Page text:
I mentioned a few posts ago that I was rearranging the garden layout again. For those that were following along in the spring, you know that this year was the first year finally decided to make our garden beds “permanent” and we put mulch in between them. That of course meant that I would inevitably change my mind this fall. But it is a change for good reason.
The permanent design was three 4 foot by 20 foot long beds that ran east to west along side the south side of the house. The layout was good, something we had been doing for the last few years, and it seemed to be working fairly well. But there was a big flaw in this design. For a few years now, I’ve known something in the design was amiss, but it wasn’t until this year that I was able to pinpoint what was wrong. This year was the year of the lousy tomato bed.
I was so disappointed. I hand-picked 13 varieties of heirloom tomatoes for the northern most 4′ x 20′ bed. But we only got a small handful of fruit. Our worst tomato harvest ever. And besides the low production, the plants started dying off prematurely at the west end of the bed. Over the summer, the dying-off moved east. What I suspected would one day happen finally did… we left our plants in the same area for too many years in a row.
Yep that’s right. Despite all we knew, we didn’t rotate our tomato plantings. Because of the layout, and because the toms are always the tallest plants in the garden, we’ve been planting the tomatoes in the same place for years now, the northern most of the three beds. We amend the soil every fall and spring, especially in that area since we weren’t rotating, but it caught up with us any way. We have been rotating the other crops in the other beds, but the toms have just stayed. There was only one year when we planted them somewhere else, and they shaded out the stuff behind them. As our neighbors joked with us, “Carrots love tomatoes. But carrots love sunlight too.”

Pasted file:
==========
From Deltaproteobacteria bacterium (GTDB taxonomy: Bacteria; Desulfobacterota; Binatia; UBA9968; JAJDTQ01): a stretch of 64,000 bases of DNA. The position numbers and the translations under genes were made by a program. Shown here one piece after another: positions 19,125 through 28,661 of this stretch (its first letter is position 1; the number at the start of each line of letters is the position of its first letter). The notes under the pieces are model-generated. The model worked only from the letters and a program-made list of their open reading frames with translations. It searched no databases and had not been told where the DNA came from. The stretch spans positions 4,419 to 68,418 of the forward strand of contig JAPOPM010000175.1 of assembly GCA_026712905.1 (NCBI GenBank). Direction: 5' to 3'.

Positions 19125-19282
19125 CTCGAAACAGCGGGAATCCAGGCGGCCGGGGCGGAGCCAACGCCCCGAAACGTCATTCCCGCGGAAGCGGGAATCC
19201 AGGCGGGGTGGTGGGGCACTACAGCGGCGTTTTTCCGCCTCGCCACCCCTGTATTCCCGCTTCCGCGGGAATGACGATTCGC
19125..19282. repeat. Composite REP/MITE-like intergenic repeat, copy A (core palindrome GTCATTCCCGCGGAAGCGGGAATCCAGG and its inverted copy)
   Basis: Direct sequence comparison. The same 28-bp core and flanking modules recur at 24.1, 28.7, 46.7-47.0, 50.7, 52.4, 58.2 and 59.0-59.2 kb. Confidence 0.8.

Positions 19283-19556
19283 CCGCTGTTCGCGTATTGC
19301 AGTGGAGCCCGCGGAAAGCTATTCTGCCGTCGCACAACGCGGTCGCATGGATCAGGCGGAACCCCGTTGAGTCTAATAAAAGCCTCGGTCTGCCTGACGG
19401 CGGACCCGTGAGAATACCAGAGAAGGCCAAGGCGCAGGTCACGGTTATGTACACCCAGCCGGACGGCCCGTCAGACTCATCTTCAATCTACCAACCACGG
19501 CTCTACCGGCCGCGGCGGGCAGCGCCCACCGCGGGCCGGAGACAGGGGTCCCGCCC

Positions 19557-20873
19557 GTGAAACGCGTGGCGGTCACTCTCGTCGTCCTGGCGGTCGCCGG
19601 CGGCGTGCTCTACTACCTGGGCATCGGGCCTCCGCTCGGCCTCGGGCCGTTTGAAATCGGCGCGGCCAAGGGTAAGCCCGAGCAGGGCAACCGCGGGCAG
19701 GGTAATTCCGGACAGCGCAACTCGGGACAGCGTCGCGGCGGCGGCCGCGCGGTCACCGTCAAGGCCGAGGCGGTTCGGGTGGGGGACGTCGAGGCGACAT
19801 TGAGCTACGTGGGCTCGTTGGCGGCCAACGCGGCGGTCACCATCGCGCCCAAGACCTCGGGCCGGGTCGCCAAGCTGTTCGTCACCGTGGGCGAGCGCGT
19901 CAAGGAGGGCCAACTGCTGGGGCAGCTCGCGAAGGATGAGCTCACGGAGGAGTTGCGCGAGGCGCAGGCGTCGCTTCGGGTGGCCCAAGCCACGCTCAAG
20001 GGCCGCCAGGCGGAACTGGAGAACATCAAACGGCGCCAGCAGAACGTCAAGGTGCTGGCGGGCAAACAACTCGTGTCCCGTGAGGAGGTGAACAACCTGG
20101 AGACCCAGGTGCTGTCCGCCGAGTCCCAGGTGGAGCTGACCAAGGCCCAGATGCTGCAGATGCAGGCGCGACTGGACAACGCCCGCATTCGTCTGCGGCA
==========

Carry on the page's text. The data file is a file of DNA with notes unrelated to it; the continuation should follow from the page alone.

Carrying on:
I’ve puzzled over this for a few seasons now, but could never figure out just what to do with the tomatoes. Then, all at once this fall, it dawned on me that we’ve laid the beds out all wrong. If I simply switched them to four 4 foot by 15 foot beds that ran north to south, I would still get the same square footage, but I’d be far better enabled to rotate my crops. All the tomatoes could still go into one bed together, but could be rotated without shading out any other crops. Head-palm! How did it take me so long to realize this? I don’t know, but I am excited.
Also this way, I can easily designate one of the four beds to be the spring/fall bed so that I won’t plant my summer crops late again like I did this year. And, since I’m taking the time to build new “permanent” beds again, I’m going to edge them this time. One reason is so that I can kind of keep the mulch from the paths out. But also, and this is the bigger reason really, is so that I can better keep little feet out of the beds. I think the edges will be beneficial for Henry and especially Emmett to know where they can and can’t walk. Also, anyone visiting (like with the chicken coop tour) will hopefully know it’s a garden and won’t tread on my baby bok choy.
My edging is not fancy. I used what was on hand. One bed is edged with random rocks from the yard and flower beds. One is edged in brick that was removed to make the neighbor’s veggie garden. Another is edged in left-over timbers that he donated to our cause. And the fourth is edged in… well, a mish-mash of materials. One day, I might make them prettier, but for now, I think they will do the job. Plus I was in a hurry to get the beds made before our first snow fall, which came in yesterday!
By the way – if you want to make a garden plan like I’ve shown in the above pictures, I totally ripped off Erica’s method. Lazy garden planners unite!